Your browser does not support the video tag. To learn how to make this video, read on! (Except I scaled this down for web; full resolution)
To learn how to make this video, read on! (Except I scaled this down for web; full resolution)
When you have proteins in space evolving over time, you have to make a movie. VMD is a love-hate program that is very capable of nice renders of biophysical systems. I like to have more control over the transformation of each rendered frame into a movie file.
ffmpeg is a command-line program that can do this. If you try with the default options, your movie will have lots of compression scarring and may not play in most contexts.
There are some confusing politics with
ffmpeg being forked into
avconv and that getting picked up by debian-based distros, but then they were meanies so you shouldn’t use it (???). The safest thing is to get the latest version of
ffmpeg and build from source.
aptitude install libx264-dev ./configure --enable-libx264 --enable-gpl
ffmpeg \ -framerate 24 -i frames/final.protein.%05d.tga \ -c:v libx264 \ -preset slow \ -crf 18 \ -r 24 \ movie.mp4
This will make a movie from VMD frames. You can change the filename format string (
%05d means zero-padded integers to width 5 (default from VMD)). The file indices have to be contiguous.
-framerate> 24, make sure you set this or your movie will look jittery in Powerpoint.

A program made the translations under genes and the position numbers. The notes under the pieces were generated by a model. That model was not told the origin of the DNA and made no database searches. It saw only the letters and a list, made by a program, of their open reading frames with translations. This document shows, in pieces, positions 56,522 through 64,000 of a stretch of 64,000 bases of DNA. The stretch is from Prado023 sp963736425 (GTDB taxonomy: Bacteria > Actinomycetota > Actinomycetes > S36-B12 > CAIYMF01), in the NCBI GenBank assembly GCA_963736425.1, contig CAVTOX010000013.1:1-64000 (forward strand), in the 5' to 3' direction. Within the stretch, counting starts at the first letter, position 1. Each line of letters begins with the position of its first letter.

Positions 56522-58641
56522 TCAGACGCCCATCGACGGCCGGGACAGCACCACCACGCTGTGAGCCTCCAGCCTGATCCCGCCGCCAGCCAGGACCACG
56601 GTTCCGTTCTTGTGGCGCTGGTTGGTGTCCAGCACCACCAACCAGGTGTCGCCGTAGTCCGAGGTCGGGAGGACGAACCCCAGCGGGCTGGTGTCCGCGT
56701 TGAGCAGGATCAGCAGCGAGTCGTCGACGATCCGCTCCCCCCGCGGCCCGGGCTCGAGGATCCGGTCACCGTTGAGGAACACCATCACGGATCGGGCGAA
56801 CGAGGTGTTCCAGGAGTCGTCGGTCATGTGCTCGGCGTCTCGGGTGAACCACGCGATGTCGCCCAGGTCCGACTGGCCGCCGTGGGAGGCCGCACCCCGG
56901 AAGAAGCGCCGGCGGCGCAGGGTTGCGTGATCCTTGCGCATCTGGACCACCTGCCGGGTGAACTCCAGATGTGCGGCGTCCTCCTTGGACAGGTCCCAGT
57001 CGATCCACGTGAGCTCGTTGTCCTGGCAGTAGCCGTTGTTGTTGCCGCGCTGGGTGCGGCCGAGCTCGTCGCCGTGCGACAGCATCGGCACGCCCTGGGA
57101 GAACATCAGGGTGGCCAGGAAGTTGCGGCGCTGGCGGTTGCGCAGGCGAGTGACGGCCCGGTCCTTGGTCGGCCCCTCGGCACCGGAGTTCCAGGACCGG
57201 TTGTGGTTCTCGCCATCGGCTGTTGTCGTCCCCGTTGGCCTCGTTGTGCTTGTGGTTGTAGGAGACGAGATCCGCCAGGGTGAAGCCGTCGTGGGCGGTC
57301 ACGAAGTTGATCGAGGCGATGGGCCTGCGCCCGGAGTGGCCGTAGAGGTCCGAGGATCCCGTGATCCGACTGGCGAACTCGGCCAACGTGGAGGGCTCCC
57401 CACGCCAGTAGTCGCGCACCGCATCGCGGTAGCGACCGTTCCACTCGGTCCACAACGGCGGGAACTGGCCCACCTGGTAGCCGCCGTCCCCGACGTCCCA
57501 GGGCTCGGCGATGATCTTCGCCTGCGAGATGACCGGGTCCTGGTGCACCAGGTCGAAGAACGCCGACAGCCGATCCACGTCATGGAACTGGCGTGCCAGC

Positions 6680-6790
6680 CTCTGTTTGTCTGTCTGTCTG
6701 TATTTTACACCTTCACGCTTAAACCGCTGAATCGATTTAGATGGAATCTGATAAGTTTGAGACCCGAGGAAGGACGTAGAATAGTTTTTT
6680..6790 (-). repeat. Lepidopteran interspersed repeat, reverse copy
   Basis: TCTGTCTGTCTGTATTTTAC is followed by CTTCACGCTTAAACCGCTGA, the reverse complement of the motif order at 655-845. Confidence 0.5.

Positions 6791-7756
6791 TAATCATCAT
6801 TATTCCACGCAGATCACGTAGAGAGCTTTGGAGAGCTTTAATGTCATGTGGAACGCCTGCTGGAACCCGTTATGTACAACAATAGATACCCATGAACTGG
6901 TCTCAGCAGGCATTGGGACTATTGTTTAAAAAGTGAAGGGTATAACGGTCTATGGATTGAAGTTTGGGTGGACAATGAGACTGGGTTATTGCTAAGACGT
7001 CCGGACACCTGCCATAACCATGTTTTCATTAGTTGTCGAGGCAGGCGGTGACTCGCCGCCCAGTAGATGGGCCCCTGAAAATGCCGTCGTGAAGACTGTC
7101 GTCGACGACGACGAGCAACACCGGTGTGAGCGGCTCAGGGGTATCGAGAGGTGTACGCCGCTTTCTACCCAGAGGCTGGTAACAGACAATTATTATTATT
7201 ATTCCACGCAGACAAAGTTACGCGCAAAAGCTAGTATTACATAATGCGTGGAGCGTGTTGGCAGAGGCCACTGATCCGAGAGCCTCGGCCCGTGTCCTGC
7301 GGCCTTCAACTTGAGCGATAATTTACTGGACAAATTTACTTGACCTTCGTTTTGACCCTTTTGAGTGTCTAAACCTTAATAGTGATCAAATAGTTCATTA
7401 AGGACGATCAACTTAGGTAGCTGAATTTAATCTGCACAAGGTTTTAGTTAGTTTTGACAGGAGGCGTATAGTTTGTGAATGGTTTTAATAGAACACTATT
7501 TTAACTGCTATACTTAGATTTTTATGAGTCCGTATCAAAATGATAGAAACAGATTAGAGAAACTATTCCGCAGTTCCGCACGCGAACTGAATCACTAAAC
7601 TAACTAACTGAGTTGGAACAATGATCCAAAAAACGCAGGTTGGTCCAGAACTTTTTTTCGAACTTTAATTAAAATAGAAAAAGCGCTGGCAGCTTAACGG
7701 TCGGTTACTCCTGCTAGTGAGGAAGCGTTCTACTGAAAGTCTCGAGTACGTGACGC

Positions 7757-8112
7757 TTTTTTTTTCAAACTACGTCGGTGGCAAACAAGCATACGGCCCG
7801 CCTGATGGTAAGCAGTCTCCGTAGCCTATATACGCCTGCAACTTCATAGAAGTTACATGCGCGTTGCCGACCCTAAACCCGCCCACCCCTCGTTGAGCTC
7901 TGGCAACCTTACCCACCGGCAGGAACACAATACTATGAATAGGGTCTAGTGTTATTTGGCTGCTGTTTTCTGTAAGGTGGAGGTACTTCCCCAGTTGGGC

I’ll often want two rotations of a protein both shown in a movie. You can stack them side by side using the at-first-intimidating-but-then-not-so-bad “filter language” in
ffmpeg \ -framerate 24 -i frames/final.frontview.%05d.tga \ -framerate 24 -i frames/final.sideview.%05d.tga \ -c:v libx264 \ -preset slow \ -crf 18 -filter_complex "[0:v][1:v] hstack" -r 24 movie.mp4
This is the important line
-filter_complex "[0:v][1:v] hstack"
The general form of this language is
inputs command output. Here, our inputs are the 0th and 1st video streams. The command is
hstack, which stacks two streams horizontally. The implicit output is the final movie.
Using your favorite plotting software, you can make an animated plot by saving a bunch of frames with zero-padded indices in the filename. Add it as another
-i option. Now you can hstack and overlay your plot.
-filter_complex "\ [0:v][1:v] hstack [stacked] ;\ [stacked][2:v] overlay=eval='init':x=W/2-w/2:y=H/2-h/2"
Now the output of
hstack is a stream named
stacked. It’s used as input for the second command, along with the 2nd video stream (our plot frames). The command here is
overlay. It takes some parameters.
W) and the overlay’s width (
w). This centers the overlay.
The parameters are of the form
key=value and delimited with
:. The implicit output is once again our output.
This does the above and then shows the movie in reverse.
ffmpeg \ -framerate 40 -i frames/final.side.%05d.tga \ -framerate 40 -i frames/final.bottom.%05d.tga \ -framerate 40 -i frames/plot.%05d.png \ -c:v libx264 \ -preset slow \ -crf 18 \ -filter_complex "\ [0:v][1:v] hstack [stacked] ;\ [stacked][2:v] overlay=eval='init':x=W/2-w/2:y=H/2-h/2 [layed] ;\ [layed] split [layed1][layed2] ;\ [layed2] reverse [revved] ;\ [layed1][revved] concat" \ -r 24 nav.ionpull.slow.small.mp4
The movie at the top of this page was scaled using
[catted] scale=w=1024:h=-1" and saved with
-crf 23 (slightly worse) for a 2.3 MiB file. The original is 28 MiB.